Once Upon a Label

Once upon a time, in the Land of Deep Pragmatism, a girl-child was born. She was a sickly thing, a loner, and books her sacred companions. It probably won’t surprise you that a day arrived when our heroine decided to write a novel herself.

“Here, have my quill,” said one teacher. “Of course you’ll create,” said another. “Let me drive you to your writing course,” said a parent. And with that kind of encouragement, our young writer (let’s call her YW) sank into a dizzying apprenticeship.

This mostly consisted of scowling at lined pages while YW’s youthful companions played outdoors. On rare occasions — mystical occasions — she would reach a level of accomplishment with words that made it all worthwhile. Every single, fraught syllable.

But you will recall our heroine’s setting. (Ah,  yes, we all knew the day of reckoning would arrive.) It happened in a basement bedroom, when YW was seventeen and needed to choose her life’s path. Translation: a way to pay for the iced tea of which she’d grown fond, and the bookshelves that groaned with her treasures.

“So I’ll write for my money,” said  YW. “Not so fast,” said a well-intentioned parent. In the resulting moments of candour, even as the two remained close, a first label was born: Not Good Enough.

Fast forward more than twenty years. Our YW is not so Y now. (In fact she might be legitimately called M-A’dW, though for the sake of the story, we won’t change her name.) Her skin fights with gravity, a laptop’s now her tool of trade, but once more she writes.

Again, she knows moments of sheer joy amidst many of hardship. She studies, she scribbles, she lets her housekeeping go.* After two incomplete manuscripts, she realizes she’s missing something essential: a master.

Armed only with hope, she sets off on a journey to find one. Courtesy of the Internet, she finds many.

She also finds another label – delivered with a sweet smile, good intentions, and the laser-guided precision of a jaded author. YW tries to dodge it — because who in their right mind wants to be affixed with the label Non-Finisher? Alas, too many hours of sitting have made her slow. 

The label hits. It sticks. It dissolves with a burning sensation in her flesh. Though it’s no longer visible to the naked eye, at some level, YW knows she is changed. We know she is changed. That label is now part of her molecular substrate.

But YW is resilient. That “detour” taken between writing years leant steel to her spine. After all, it’s hard to be covered in vomit, feces, blood and meconium, and not take away some lessons in perspective and tenacity.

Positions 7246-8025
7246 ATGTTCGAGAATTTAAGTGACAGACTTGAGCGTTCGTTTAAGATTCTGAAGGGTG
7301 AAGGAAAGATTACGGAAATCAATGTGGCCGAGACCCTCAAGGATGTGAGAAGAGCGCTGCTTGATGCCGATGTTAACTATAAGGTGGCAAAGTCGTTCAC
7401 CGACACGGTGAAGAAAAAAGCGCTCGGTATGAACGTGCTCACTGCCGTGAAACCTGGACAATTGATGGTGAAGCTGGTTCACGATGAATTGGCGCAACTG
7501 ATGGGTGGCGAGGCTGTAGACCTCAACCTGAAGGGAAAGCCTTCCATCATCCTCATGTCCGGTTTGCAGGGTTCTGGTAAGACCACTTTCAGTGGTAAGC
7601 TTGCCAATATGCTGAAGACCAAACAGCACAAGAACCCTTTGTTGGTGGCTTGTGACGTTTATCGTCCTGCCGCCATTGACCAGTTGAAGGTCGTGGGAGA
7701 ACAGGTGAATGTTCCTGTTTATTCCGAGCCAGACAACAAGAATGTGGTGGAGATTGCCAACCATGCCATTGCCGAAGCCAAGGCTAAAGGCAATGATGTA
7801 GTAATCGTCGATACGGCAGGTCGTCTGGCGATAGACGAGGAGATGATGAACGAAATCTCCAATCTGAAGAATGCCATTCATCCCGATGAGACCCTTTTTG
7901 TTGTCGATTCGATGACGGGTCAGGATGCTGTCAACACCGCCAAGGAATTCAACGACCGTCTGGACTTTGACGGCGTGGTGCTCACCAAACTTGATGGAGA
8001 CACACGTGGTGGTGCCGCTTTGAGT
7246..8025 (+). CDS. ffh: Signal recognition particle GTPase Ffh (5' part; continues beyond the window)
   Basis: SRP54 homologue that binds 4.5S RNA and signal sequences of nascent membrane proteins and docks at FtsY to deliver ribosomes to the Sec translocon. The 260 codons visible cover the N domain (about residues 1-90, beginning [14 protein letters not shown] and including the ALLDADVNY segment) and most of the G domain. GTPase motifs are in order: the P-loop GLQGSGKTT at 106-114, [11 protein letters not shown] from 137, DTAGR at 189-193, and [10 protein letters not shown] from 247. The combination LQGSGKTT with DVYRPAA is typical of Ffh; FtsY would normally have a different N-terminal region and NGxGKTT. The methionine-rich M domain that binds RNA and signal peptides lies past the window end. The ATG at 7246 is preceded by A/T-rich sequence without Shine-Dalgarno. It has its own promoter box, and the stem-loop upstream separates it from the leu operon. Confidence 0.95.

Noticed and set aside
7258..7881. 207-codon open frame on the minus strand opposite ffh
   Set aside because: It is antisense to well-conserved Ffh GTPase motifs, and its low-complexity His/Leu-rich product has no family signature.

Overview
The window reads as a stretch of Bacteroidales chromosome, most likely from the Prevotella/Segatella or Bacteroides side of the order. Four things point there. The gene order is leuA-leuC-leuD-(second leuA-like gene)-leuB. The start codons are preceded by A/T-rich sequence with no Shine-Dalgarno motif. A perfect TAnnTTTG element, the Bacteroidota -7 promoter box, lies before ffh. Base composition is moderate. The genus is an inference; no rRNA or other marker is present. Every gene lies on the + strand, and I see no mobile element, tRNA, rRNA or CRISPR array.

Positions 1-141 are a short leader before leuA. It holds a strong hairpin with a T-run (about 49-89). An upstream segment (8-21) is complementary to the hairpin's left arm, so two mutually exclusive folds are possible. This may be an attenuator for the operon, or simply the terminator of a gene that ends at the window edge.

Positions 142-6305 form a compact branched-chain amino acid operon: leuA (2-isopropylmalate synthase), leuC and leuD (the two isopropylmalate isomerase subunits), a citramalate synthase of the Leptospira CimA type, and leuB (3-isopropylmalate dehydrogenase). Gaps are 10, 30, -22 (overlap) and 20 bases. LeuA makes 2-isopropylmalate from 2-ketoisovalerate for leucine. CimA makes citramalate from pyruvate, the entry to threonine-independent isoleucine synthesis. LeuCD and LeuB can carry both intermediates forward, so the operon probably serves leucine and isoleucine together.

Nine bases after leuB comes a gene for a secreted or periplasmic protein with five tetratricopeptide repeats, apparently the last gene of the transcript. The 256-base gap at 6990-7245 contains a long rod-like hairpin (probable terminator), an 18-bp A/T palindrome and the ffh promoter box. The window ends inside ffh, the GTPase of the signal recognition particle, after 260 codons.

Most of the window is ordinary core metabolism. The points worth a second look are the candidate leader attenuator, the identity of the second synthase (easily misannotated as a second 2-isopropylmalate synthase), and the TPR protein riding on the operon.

And don’t forget her merry band of side kicks! Oh, I’m sorry. Did I forget to mention them? In part, that’s because there have been many, each standing on the shoulders of their predecessors. There were the Cherries, and the Cherry Tarts, and the AW peeps, and her critique partners…and now, most surprisingly, her Blog Readership.

Yes, folks, you guessed it: Just this week, in what turned out to be the climactic moment of this parable, you very people helped YW meet her antagonist. It was gruesome, wasn’t it? A fearsome sight involving tangled limbs, a demon-child with sticky hands, and worst of all, ultra-violet light.

Nope, that’s not a typo for those of you coming late to the story. For at that heart-stopping moment, just when it seemed our heroine might push through her biggest obstacle, the antagonist pulled out a magic wand. (The kind employed  in nightclubs to reveal admission stamps.)

Oh-ho! You hadn’t anticipated that, had you?

Neither had YW. And for a long, perilous moment, her Non-Finisher label highlighted in fluorescent yellow, she flagged.

Happily, our heroine had a few weapons up her own sleeve, and in the end, that scene went down-down-doooooowwwn. (Until the miraculous revival required in book two of the series, natch.)

And now we’re in the denouement. We’ve done our back-slapping and told our battle stories, even had time for a victory toast. All that remains is for you to answer a few questions, if you feel comfortable: 

1. Have you absorbed any labels that you permit to control your present-day writing behaviour? Or have you seen others so afflicted. If yes, what are the labels that stuck? (Feel free to include the positive ones. Although they may make for less drama, they are no less important?)

2. Who are the label-makers in your life that you may need to avoid? (Please be discrete enough you won’t hurt anybody’s feelings.)

3. Who are the sidekicks in your life who carry the label-removing soap in their Kicking-Ass Utility Belt?

*Not really a form of sacrifice, but it resolves the rule of three.